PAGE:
Two female figures stand side-by-side, the matronly one on the left seeming to offer comfort to the shorter, smaller woman who is holding her arm as she looks downward. Woven throughout the figures are symbolic items that reflect common tools of typical women’s professions. A basket covers the belly of the older woman, with the handle weaving in and out of her breasts. Her earrings are pacifiers, or “dummies,” in the United Kingdom. A hanger makes up her shoulder blades, while a slotted spatula and colander protrude from her buttocks. The younger woman has multiple hairbrushes on her head, a telephone on her chest with its receiver placed along her arm, and a typewriter positioned just below her belly.
Along with the images are various statements about women and the work they do. One of these statements reads: “Almost 10% of women working for income in NI are part-time workers. These woman area almost always badly paid. They work without health benefits, holiday entitlements, or pension schemes.” Another states that “Women do two-thirds of the world’s work, receive only two percent of the world’s income and own less than one percent of the world’s assets.”
The sculpture by artist Louise Walsh was conceived in response to Belfast’s City Council’s invitation to a competition to design a statue depicting sex workers in order to honor the history of nearby Amelia Street as a red-light district. The council provided a drawing as an example. Walsh, one of four invited artists, later described the drawing as provocative, cartoony, and degrading in the way the sex workers were depicted. She was frustrated with the idea that young women being portrayed in such a sculpture would be diminished or deprecated for deciding to work in this profession as a means of financial survival for themselves and their families. In addition, the piece would display a narrow view, overlooking the more diverse social history of the area. This area of Belfast was densely populated, with residents working in numerous types of employment, including at the linen factories.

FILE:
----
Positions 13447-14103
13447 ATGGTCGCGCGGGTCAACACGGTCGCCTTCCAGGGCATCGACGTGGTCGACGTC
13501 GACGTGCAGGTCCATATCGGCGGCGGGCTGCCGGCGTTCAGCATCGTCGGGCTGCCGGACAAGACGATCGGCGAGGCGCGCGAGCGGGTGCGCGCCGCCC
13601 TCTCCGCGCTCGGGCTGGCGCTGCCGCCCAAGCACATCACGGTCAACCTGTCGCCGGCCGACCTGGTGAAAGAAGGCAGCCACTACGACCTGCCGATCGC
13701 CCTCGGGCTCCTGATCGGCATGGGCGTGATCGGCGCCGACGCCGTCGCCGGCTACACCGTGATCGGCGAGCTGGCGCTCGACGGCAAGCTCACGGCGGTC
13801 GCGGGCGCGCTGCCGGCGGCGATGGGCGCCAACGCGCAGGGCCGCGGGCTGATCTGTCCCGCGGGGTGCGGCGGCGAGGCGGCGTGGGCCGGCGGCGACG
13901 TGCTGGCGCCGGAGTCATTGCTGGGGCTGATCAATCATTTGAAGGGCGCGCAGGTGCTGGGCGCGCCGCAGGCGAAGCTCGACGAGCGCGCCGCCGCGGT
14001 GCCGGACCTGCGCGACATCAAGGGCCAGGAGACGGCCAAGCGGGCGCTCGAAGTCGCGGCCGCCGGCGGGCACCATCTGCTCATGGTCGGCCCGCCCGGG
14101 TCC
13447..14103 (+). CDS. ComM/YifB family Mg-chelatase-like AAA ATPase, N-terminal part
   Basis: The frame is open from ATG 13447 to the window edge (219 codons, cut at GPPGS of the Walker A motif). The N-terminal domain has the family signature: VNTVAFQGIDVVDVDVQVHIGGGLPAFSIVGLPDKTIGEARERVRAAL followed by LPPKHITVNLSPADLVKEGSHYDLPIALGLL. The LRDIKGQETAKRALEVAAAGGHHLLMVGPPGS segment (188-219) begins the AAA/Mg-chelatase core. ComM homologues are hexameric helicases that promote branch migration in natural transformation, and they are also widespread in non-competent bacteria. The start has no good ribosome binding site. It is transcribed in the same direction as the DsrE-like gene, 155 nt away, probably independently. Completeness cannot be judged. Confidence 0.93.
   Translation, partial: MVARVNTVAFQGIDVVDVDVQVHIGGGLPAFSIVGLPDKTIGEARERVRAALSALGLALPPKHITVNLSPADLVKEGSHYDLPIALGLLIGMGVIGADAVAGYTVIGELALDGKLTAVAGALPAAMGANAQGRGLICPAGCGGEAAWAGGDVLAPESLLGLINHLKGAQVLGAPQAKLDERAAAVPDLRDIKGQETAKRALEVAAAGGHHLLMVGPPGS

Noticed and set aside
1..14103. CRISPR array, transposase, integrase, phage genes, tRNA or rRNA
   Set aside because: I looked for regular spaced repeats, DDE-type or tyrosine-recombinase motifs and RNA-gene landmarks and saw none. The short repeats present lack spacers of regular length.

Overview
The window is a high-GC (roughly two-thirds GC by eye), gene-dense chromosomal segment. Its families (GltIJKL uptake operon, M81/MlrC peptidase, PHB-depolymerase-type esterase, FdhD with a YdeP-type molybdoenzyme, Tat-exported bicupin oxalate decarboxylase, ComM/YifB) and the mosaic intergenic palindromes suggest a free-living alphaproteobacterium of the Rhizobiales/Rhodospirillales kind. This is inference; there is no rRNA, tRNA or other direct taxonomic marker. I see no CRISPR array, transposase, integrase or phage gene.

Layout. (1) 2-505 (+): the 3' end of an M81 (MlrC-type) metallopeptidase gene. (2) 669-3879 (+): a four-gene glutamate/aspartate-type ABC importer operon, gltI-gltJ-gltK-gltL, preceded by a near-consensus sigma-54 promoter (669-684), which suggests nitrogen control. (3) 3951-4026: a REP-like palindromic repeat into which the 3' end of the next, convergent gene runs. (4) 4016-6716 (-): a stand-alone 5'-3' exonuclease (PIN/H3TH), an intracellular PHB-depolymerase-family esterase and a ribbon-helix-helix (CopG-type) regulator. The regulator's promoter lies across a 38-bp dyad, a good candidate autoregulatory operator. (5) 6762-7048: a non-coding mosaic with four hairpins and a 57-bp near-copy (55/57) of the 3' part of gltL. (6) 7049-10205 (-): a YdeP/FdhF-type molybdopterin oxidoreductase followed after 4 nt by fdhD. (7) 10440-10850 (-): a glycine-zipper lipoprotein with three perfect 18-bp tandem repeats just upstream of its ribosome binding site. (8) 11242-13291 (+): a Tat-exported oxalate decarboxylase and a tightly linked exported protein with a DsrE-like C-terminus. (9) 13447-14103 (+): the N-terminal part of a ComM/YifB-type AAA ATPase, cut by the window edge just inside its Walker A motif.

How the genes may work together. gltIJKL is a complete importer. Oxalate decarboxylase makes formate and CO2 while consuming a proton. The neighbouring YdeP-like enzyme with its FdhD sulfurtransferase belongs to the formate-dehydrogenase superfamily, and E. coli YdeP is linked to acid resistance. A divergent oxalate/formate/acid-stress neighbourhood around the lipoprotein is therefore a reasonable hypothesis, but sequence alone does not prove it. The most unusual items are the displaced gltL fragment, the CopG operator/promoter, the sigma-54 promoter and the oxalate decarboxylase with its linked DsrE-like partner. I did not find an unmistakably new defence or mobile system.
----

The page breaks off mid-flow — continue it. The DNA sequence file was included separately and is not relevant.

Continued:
After much thought, Walsh decided to make a wider political statement with her proposal. Modeling the name of her work after the “Unknown Soldier,” her conception was meant to appreciate and celebrate the innumerable women who work day in and day out in unpaid or low-paying jobs with few benefits, doing work that often results in unacknowledged contributions.
Walsh’s design was chosen by the Art in Public Spaces Research Group but was opposed by both the Belfast Development Office and the Belfast City Council. This opposition prompted the longest-ever debate of the Belfast City Council. Due to objections, protests, and politics surrounding the accepted proposal, the sculpture was banned and the project itself was cancelled in 1989. Interestingly, the ban itself reinforced Walsh’s concept about who should get acknowledged and how often ordinary women are not worthy of recognition. The sculpture was erected in 1992 after a private developer decided to provide the funds and land for the work.
Know Before You Go
The statue can be visited just off the sidewalk outside the Europa hotel and across the street from The Crown Liquor Saloon.